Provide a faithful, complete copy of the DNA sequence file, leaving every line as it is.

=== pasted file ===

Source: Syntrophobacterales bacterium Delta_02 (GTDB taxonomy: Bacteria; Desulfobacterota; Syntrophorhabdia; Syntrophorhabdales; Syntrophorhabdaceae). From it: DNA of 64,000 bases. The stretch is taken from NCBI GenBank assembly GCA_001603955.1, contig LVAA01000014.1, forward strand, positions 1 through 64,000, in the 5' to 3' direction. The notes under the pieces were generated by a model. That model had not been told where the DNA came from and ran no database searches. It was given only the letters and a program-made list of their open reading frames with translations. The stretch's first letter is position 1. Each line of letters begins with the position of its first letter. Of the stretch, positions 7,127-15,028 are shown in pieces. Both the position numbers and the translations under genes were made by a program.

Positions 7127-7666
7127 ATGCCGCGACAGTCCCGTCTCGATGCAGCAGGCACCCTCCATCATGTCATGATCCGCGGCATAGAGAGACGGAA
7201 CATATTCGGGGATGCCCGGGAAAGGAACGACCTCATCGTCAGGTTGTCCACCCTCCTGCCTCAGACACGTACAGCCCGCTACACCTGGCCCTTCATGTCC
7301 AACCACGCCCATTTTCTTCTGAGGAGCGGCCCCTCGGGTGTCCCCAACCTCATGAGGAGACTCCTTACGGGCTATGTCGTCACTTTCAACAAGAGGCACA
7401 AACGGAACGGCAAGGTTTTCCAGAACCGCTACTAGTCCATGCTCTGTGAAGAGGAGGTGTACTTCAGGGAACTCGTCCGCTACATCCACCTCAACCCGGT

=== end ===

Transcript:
Source: Syntrophobacterales bacterium Delta_02 (GTDB taxonomy: Bacteria; Desulfobacterota; Syntrophorhabdia; Syntrophorhabdales; Syntrophorhabdaceae). From it: DNA of 64,000 bases. The stretch is taken from NCBI GenBank assembly GCA_001603955.1, contig LVAA01000014.1, forward strand, positions 1 through 64,000, in the 5' to 3' direction. The notes under the pieces were generated by a model. That model had not been told where the DNA came from and ran no database searches. It was given only the letters and a program-made list of their open reading frames with translations. The stretch's first letter is position 1. Each line of letters begins with the position of its first letter. Of the stretch, positions 7,127-15,028 are shown in pieces. Both the position numbers and the translations under genes were made by a program.

Positions 7127-7666
7127 ATGCCGCGACAGTCCCGTCTCGATGCAGCAGGCACCCTCCATCATGTCATGATCCGCGGCATAGAGAGACGGAA
7201 CATATTCGGGGATGCCCGGGAAAGGAACGACCTCATCGTCAGGTTGTCCACCCTCCTGCCTCAGACACGTACAGCCCGCTACACCTGGCCCTTCATGTCC
7301 AACCACGCCCATTTTCTTCTGAGGAGCGGCCCCTCGGGTGTCCCCAACCTCATGAGGAGACTCCTTACGGGCTATGTCGTCACTTTCAACAAGAGGCACA
7401 AACGGAACGGCAAGGTTTTCCAGAACCGCTACTAGTCCATGCTCTGTGAAGAGGAGGTGTACTTCAGGGAACTCGTCCGCTACATCCACCTCAACCCGGT